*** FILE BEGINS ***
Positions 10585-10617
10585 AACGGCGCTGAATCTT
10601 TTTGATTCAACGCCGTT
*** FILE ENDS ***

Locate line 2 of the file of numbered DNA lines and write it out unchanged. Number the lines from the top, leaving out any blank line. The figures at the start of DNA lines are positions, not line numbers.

10585 AACGGCGCTGAATCTT